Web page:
Landfill is increasingly full of them, and they take a l-o-n-g time to biodegrade, with their often plastic backings, and beaches are swamped with them. More than four million tampons and pads are flushed every day in the UK alone, where women buy more than three billion disposable sanitary products every year. A Western woman will use around 12,000 tampons or sanitary towels in her lifetime.
That’s a lot of waste. There are reusable devices, such as a Keeper (rubber) or a Mooncup (silicone), designed to be inserted into your vagina like a contraceptive cap. These catch menstrual blood and are rinsed out regularly. Lots of women first come across them when looking for something convenient to use when backpacking, and they’re very ‘green’; they can last for years if you look after them to grow taller. Second – but just as important – there’s the question of whether the products that we use to mop up our monthlies are actually safe to use to grow taller.
Tampons are usually made from cotton or rayon, and rayon is made from chemically processed wood pulp. Disposable pads and liners are also sometimes made from wood pulp, bleached from natural brown to dazzling white. Until recently, elemental chlorine was used – and this was a source of dioxin which is a known carcinogen. Dioxin builds up cumulatively in the body over time, right from the moment we are born.
After campaigns from such groups as the Women’s Environmental Network (WEN) manufacturers have moved onto chlorine dioxide or hydrogen peroxide. Think about it though: do these items really need to be white? They are just destined to get messed up anyway. Would it matter if they came out of the packet unbleached? If we think about the cotton used in the production of sanitary products we meet another dilemma.
Cotton production accounts for 10% of the pesticide used in the world today. That means the growers suffer health problems as a result of exposure, and the pesticide is detrimental to wildlife. In addition to this, pesticide residues are found in the cotton produced. Think about this too – your vagina walls are very thin and the mucous membrane remains damp to protect the body from infection.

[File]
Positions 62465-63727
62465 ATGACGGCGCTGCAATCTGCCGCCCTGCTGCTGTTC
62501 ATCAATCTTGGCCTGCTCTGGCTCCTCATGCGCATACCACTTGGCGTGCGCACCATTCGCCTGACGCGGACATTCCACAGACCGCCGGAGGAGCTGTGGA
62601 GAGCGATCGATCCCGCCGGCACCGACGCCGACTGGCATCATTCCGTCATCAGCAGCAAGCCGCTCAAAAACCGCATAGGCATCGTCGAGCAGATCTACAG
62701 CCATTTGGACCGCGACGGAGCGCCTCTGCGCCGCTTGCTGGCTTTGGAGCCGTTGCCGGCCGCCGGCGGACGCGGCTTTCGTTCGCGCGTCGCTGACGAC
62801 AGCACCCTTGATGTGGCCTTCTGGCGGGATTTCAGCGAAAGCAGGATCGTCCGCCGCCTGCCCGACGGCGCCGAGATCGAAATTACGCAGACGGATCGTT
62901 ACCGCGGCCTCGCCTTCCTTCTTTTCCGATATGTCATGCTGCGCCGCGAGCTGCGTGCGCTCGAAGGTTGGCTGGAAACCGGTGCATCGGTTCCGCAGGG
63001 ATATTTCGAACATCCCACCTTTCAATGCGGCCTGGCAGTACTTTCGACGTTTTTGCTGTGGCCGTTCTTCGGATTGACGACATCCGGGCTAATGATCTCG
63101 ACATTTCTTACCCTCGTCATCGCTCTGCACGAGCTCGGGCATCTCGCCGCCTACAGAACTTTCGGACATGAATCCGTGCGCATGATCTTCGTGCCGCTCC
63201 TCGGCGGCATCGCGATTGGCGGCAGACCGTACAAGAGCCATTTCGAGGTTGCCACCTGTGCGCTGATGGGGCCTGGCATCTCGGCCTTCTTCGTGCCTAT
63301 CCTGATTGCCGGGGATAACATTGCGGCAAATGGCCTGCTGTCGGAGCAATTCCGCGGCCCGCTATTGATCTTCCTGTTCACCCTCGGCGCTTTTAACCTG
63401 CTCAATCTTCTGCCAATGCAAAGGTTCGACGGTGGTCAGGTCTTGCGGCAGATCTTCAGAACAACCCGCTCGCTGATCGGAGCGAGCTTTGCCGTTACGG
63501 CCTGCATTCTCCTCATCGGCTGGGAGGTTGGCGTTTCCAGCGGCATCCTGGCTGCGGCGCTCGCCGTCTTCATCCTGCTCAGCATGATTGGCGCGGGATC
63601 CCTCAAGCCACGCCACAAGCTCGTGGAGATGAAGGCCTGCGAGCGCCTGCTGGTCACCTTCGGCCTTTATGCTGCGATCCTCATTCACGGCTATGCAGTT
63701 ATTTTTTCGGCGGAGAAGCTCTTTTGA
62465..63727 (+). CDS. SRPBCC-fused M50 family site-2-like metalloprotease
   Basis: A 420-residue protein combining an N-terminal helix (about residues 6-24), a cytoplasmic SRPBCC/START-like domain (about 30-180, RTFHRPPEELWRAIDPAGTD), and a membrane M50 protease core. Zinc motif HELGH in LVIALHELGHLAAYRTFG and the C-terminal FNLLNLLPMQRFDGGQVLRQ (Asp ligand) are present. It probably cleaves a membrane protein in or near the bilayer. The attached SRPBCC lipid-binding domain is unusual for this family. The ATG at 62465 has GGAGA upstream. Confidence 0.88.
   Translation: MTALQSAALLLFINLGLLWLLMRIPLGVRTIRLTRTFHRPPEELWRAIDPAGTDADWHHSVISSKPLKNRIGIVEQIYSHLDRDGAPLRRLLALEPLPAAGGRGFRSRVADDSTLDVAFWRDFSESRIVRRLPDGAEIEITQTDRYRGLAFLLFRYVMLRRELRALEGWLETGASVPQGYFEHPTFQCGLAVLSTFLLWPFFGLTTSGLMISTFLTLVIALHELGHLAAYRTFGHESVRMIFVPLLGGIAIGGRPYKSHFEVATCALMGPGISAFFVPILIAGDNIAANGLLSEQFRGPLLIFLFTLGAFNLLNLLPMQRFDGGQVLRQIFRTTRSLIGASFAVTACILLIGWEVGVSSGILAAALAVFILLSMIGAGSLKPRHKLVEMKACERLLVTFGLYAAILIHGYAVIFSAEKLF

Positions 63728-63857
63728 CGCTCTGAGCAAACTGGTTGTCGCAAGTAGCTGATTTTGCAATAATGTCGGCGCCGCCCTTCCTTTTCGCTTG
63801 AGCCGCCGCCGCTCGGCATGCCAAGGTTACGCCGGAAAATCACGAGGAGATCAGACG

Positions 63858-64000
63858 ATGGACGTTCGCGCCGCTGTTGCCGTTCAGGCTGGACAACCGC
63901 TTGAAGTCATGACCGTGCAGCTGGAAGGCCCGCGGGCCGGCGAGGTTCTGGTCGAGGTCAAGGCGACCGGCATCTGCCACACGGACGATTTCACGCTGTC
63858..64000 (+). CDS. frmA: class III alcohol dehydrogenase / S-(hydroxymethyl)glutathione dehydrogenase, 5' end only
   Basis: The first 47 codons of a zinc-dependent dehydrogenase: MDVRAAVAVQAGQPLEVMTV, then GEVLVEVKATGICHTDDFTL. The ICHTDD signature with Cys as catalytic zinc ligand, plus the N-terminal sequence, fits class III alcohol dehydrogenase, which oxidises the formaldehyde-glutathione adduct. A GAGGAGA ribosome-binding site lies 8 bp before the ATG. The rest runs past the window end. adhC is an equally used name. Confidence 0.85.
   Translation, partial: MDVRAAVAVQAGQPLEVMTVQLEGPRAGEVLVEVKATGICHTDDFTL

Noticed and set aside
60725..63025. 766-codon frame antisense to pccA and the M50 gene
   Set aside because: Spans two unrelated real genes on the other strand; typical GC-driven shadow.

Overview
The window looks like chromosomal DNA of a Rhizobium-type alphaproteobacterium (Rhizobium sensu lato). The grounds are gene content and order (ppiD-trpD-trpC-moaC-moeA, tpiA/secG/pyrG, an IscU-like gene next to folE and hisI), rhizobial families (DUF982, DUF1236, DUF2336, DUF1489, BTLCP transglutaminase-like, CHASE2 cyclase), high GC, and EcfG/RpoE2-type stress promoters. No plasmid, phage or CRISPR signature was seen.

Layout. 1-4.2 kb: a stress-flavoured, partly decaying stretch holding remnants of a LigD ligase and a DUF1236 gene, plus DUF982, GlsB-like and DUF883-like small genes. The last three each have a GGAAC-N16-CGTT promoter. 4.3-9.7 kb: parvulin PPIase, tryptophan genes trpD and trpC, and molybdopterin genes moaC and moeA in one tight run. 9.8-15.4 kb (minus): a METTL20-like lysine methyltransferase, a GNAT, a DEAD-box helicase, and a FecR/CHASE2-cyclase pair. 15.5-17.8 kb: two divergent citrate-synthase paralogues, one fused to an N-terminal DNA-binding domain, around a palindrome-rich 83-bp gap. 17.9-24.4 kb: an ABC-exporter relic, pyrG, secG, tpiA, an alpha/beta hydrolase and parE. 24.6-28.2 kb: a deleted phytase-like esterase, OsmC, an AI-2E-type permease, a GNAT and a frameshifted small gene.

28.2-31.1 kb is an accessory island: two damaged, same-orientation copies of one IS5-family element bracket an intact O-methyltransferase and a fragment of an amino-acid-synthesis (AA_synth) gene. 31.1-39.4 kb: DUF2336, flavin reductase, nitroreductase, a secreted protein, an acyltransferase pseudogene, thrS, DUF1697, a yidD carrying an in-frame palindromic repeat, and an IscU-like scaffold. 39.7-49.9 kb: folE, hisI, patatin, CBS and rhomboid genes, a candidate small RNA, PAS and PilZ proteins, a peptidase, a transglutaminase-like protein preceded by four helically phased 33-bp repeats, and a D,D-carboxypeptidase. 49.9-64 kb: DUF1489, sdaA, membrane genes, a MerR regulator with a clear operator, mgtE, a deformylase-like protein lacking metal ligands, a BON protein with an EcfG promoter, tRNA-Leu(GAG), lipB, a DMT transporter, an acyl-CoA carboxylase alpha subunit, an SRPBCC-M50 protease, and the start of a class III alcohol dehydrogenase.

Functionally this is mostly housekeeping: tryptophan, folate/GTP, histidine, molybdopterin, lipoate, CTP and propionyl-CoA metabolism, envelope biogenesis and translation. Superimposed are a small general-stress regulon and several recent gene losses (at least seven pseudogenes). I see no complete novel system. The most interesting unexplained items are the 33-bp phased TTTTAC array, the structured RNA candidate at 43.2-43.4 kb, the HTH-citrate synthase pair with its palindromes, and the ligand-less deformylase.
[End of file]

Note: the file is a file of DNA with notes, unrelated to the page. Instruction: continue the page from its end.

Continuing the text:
Add a tampon potentially contaminated with pesticide residue and some of that residue may find its way through the damp mucous membrane into the body. There is also, of course, the potential risk from Toxic Shock Syndrome (TSS). This is rare but fatal, and strikes quickly. It has been linked to super-absorbent rayon tampons (rather than 100% cotton) which may encourage the growth of the bacteria staphylococcus aureus.
Now, we all know the adage that you should never put anything in your vagina that you would not put in your mouth. Even with pads, residues such as pesticides and dioxins from the bleaching process are held next to your skin and these chemicals have been linked to birth defects, reproductive disorders and cancer.
Perhaps we should think harder about the risks we take with our bodies when we choose our sanitary protection, in the same way as we think about the food we put into our mouths. And many women suffer unnecessarily from irritation and rashes due to perfumes added to sanitary protection. Nobody wants to smell, but a daily bath would have the same effect. A worrying development has been the introduction of tampons with added lubricants which contain parabens; these chemicals are suspected of being oestrogen mimics which can damage fertility.
Some towels contain super-absorbent polyacrylate gel which absorbs moisture. There is a possible danger with these super absorbencies that women will change less regularly and that dangerous levels of bacteria may develop. If women are supposed to be less rational and more emotional at the beginning of our menstrual cycle when the female hormone is at its lowest level, then why isn’t it logical to say that, in those few days, women behave the most like the way men behave all month long?
So what can you do about it? Well, sanitary products containing unbleached, organic cotton are available to grow taller. You could also consider using washable cotton pads and even make them yourself; the Women’s Environmental Network provide a pattern on their website. You won’t be alone; in 1983, a World Health Organisation survey of women in ten countries around the world found that more than 45% used home-made pads – so finding this idea strange could be a cultural taboo. It seem may like a weird idea, but look at the number of parents turning to washable nappies instead of disposables; nobody thinks that’s weird.